206225 Net Costs of a No-Lift Intervention Program in a Large Chain of Nursing Homes

Wednesday, November 11, 2009: 1:30 PM

Supriya Lahiri, Ph D , Department of Economics, University of Massachusetts Lowell, Lowell, MA
Heather Zajac, BA , Department of Economics, University of Massachusetts Lowell, Lowell, MA
Suzanne Nobrega, MS , Department of Work Environment, University of Massachusetts Lowell, Lowell, MA
Laura Punnett, ScD , Department of Work Environment, University of Massachusetts Lowell, Lowell, MA
Saira Latif, Ph D , College of Management , Finace Group, University of Massachusetts Lowell, Lowell, MA
Since successful OSH interventions often require substantial investments on the part of the employers, we estimated the net economic costs of investments in a “No-Lift Program,” intended to reduce work-related back morbidity, in a large chain of nursing homes on the East coast. A subset of these centers had also implemented Workplace Wellness Program (WWP) activities.

The net-cost model (Lahiri et al. 2005) provides a transparent framework that incorporates not only the costs of investment in equipment and labor but also the avoided costs of lost work time, and medical care in the post versus pre-intervention period. In our study the net-cost estimates are estimated principally from the employer's perspective. Since the corporation is self-insured, it has a stake in the avoided medical care costs and indemnity of a reduction in injury.

The No-Lift Program was implemented from March 2004 to Sept 2006, center by center. Center costs were compared pre- versus post-intervention for each of 44 centers that had accrued at least 2 years of follow-up post-intervention.

Total annualized net savings equal $1.08 million for the 44 centers, for an average annualized net savings of $199.21 per bed, but net costs/bed varied substantially among the facilities. We also analyzed the additional impact of the WWP. It may be economically cost-effective for management to play a more active role to prevent occupational morbidity, especially given the shortage of nursing personnel. Meaningful evaluation of OSH interventions requires advance planning to collect appropriate cost and effectiveness data.

Learning Objectives:
Describe how to build a business case for OSH such that one can evaluate and compare alternative intervention programs through an analysis of cost and effectiveness metrics.

Presenting author's disclosure statement:

Qualified on the content I am responsible for because: S. Lahiri , J. Gold , C.Levenstein “Estimation of Net-Costs for Prevention of Occupational Low Back Pain: Three Case Studies from the US, American Journal of Industrial Medicine, 48:530-541; 2005. S. Lahiri , J. Gold , C.Levenstein “Net-cost Model for Workplace Interventions” Journal of Safety Research, Volume 36 241-255. 2005. http://www.who.int/occupational_health/topics/lahiri.pdf 12. S. Lahiri , C. Levenstein , D. I. Nelson , B. J Rosenberg “The Cost Effectiveness of Occupational Health Interventions: Prevention of Silicosis”, American Journal of Industrial Medicine, 48:503-514; 2005. Economist: Sponsor NIH/ NIOSH, (2006-2010): Center for Excellence to Promote a Healthier Workforce. In charge of the Economic Analysis Team to develop and estimate economic models to assess effectiveness, costs, and benefits of interventions for work site health promotion in a collaborative study between- the University of Massachusetts –Lowell (UML), the University of Connecticut Health Center (UCHC), and the University of Connecticut (UCONN). Principal Investigator: (2003-2004). (Sponsor WHO)Cost Effectiveness Study on Occupational and Environmental Health WHO Task Force 14.Acted as project director and supervised the work in a joint project by three WHO Collaborating Centers in Occupational Health, University of Massachusetts at Lowell in the United States, TNO Work and Employment in The Netherlands, the National Institute of Occupational Health in India and an NGO the Institution of Public Health Engineers, India. Developed and estimated an economic model (UML Net-Cost Model)at the facility level that can estimate the net economic costs of workplace interventions by incorporating not only the costs of investment of equipment and labor, but also by taking into account the avoided costs of lost work time, medical care costs, and productivity improvements. External Collaborator (Consultant) WHO Choice Initiative Project. (2002). Evaluated the cost-effectiveness of specific interventions in two different studies for the prevention of occupationally induced i)back pain and ii) silicosis, using the simulation models based on the generalized cost effectiveness analysis (GCEA) developed by the WHO-Choice initiative for several of the WHO defined subregions of the world(WHO, 2002). Prepared Commissioned Background papers for the Box 5.5, pp130 in chapter 5, The World Health Report 2002, World Health Organization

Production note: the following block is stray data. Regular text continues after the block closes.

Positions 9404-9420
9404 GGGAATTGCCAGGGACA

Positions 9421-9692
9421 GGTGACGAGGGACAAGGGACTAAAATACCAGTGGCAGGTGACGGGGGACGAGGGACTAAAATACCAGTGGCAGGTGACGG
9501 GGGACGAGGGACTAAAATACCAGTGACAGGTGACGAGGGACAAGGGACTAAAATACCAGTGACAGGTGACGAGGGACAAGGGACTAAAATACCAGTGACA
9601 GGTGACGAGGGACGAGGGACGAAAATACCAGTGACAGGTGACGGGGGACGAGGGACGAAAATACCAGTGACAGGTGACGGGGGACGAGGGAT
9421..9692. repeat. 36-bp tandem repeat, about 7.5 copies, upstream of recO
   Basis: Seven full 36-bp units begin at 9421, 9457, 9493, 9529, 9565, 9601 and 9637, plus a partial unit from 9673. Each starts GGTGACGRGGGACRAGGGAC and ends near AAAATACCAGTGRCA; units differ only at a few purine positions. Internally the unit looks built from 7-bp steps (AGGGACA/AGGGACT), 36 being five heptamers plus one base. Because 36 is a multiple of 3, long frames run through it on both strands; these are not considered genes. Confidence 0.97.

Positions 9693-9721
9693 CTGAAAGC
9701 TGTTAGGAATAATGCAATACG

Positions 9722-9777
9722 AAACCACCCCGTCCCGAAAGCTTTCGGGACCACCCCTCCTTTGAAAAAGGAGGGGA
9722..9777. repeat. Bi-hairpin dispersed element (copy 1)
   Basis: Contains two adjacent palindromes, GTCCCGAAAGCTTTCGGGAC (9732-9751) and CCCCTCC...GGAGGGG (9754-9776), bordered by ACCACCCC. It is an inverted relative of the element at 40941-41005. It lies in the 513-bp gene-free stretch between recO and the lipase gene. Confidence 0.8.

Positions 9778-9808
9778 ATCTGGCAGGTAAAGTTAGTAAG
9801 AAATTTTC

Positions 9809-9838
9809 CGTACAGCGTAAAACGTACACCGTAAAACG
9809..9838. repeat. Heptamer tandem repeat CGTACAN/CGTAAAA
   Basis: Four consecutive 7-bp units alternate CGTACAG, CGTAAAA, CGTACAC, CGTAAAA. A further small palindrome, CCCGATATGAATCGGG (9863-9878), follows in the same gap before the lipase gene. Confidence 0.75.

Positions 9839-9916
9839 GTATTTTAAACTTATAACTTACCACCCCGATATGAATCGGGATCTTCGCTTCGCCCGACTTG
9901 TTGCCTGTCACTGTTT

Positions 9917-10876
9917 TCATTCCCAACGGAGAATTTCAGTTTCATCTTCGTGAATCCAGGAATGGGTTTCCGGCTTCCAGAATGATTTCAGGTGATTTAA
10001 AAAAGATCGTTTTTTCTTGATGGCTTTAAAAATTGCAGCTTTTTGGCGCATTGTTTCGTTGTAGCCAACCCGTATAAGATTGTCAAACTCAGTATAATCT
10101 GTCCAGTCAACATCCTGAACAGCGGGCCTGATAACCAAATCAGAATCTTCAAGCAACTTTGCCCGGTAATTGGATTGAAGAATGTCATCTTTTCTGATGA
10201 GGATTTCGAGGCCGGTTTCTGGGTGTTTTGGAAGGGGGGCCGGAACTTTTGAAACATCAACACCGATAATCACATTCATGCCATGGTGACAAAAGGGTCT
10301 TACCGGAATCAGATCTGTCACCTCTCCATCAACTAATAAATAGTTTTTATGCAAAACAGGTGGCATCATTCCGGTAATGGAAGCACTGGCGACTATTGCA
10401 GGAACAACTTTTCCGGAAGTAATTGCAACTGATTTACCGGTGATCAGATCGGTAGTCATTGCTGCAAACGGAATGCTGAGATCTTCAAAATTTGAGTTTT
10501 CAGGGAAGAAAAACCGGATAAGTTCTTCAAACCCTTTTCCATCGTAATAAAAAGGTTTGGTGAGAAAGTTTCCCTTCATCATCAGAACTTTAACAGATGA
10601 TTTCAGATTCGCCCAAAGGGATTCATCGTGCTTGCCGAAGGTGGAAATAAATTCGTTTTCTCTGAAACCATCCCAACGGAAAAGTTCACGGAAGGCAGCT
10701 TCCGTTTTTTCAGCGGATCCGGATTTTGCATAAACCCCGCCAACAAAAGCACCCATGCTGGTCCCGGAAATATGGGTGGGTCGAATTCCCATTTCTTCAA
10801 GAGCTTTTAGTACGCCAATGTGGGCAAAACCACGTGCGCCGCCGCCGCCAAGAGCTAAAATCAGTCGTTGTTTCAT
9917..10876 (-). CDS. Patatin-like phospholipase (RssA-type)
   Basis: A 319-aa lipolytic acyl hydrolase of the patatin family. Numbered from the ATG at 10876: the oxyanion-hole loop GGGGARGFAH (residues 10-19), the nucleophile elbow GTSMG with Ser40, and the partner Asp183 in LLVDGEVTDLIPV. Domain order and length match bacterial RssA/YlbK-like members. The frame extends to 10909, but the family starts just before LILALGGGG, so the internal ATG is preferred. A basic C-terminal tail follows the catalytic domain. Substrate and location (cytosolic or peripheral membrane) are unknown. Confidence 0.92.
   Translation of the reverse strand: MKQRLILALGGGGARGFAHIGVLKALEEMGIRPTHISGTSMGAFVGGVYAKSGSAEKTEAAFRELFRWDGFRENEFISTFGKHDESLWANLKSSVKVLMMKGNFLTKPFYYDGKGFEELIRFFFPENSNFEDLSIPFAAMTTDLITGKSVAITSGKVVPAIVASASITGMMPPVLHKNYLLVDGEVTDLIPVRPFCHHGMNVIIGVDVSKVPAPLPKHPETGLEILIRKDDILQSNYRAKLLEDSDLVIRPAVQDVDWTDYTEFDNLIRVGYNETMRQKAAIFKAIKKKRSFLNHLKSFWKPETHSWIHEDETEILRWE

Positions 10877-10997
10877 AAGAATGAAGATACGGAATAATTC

Any relevant financial relationships? No

I agree to comply with the American Public Health Association Conflict of Interest and Commercial Support Guidelines, and to disclose to the participants any off-label or experimental uses of a commercial product or service discussed in my presentation.